Video: Roger DeCoster on Webb, Herlings, Vialle and legends of the sport

Roger DeCoster gave us ten minutes of his time to discuss Webb winning in Tampa, Vialle’s adaption to supercross, his view on some of the greats of the sport and his thoughts on Herlings coming back after a year of injury. Watch or read the interview in full below:

Roger, it was a tough 2022 but 2023 you have finally got the win with Cooper Webb and Aaron Plessinger back on the podium, you most be relived and really happy

Yeah, it was time for our team to get a result like this. Now we are back in the hunt. It is only a four point gap between first and Cooper in third and two points between us and Chase Sexton, so we are back in the hunt.

And how much work has went into getting this bike supercross ready and winning? And Cooper on his heat race said it was awful, how did you get him to change that performance?

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The main thing in this sport is still the rider. We can do a little bit to help the rider and make sure the bike stays together and all that, but all the bikes are pretty good these days and the rider is the one that makes the difference.

Image: Align

What are your thoughts on Tom Vialle, he has been pretty impressive the first two races, two different races from him as well but he seems to be learning quickly?

Yeah, people don’t realise how tough supercross is these days. He has never raced supercross in his life before he came here and he is doing really well, his attitude it good, he is a hard worker and he doesn’t come up with any excuses. He realised he has to get better with technique and learn supercross. I hope he can get through the season without injuries and get to the Nationals in good health and build his confidence for next year and then he will be ready to fight it out for supercross as well I believe.

The Belgians are starting to produce a lot of good riders again, Liam Everts and Jago Geerts but the Coenen brothers, I am sure you know all about them, they are trying to come to America very soon, have you put that in motion?

Yeah, there is some new hope in Belgium which I am really happy about. Liam, like you said, is getting better and better, and the Coenen brothers, from everything I hear, they are for real. There is hope!

Just from your experience from all the riders you have raced, that you’ve managed, who are the greatest riders that you feel have been in the sport? You’ve worked with the likes of Ricky, Bayle, and know Everts, what makes them so great?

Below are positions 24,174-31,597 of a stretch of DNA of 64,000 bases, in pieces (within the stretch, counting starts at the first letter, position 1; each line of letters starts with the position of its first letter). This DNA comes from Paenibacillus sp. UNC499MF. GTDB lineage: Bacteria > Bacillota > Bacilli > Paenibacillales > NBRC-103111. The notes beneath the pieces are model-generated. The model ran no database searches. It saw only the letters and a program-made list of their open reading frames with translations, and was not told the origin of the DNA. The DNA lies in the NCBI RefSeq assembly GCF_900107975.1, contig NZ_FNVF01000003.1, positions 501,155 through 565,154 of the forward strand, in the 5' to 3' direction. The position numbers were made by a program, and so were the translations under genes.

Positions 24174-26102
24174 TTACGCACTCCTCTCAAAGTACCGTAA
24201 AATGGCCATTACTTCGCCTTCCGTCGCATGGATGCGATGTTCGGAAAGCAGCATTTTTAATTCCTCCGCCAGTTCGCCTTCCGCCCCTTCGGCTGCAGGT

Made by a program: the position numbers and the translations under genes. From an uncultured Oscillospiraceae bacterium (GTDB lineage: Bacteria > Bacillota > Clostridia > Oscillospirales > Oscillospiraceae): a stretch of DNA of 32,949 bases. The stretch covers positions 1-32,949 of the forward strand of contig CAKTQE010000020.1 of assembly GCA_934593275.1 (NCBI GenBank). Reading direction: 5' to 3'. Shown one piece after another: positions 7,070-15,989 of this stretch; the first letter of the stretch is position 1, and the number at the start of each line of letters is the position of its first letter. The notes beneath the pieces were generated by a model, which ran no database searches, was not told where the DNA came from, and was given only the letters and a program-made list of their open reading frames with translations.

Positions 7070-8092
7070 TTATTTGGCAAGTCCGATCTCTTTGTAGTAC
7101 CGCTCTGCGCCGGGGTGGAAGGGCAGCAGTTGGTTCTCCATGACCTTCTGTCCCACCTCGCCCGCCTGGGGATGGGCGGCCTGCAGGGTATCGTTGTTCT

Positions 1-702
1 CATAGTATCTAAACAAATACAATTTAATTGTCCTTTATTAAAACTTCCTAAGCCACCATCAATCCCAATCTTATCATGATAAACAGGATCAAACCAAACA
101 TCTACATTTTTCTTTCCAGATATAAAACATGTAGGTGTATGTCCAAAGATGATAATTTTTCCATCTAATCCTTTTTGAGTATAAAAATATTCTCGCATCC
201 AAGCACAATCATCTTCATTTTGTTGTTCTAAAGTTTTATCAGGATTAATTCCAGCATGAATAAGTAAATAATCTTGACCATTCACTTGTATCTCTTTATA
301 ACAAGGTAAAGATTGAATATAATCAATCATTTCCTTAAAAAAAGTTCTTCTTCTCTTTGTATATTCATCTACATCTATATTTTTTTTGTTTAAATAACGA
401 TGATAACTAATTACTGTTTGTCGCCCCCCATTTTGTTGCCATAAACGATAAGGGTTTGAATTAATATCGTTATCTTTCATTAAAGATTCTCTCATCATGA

I have been lucky to have worked with a lot of really good riders. I firmly believe that a champion, a dominant rider in one generation, would do the same thing if he grew up in the next generation or the generation before. Winning and champions, it comes from the mindset and will to do the work and willing to do whatever it takes to get there. That changes a little bit over the generations, today the riders have a lot more support than in me generation, but there is also a lot more pressure. Like I said, I really believe the difference between the good riders and ones that win multiple championships is the mindset and the will to do the work.

Is there anyone on your team that reminds you of your mentality, because you are still winner and want to win after all these years!

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That was so long ago! It was so different in my generation. You had to organise your trips yourself, you had to take care of your Visas to the Eastern block countries. You had to drive from Belgium, England or Ireland, it took a week’s drive to Russia to do the GPs there. The only training we did was along the road, in Germany, Romania or Hungary, we had somebody else drive the car ad we would job for five miles or so on the side of the road then jump back in the car and keep going! That’s the way it was and that’s what you had to do then.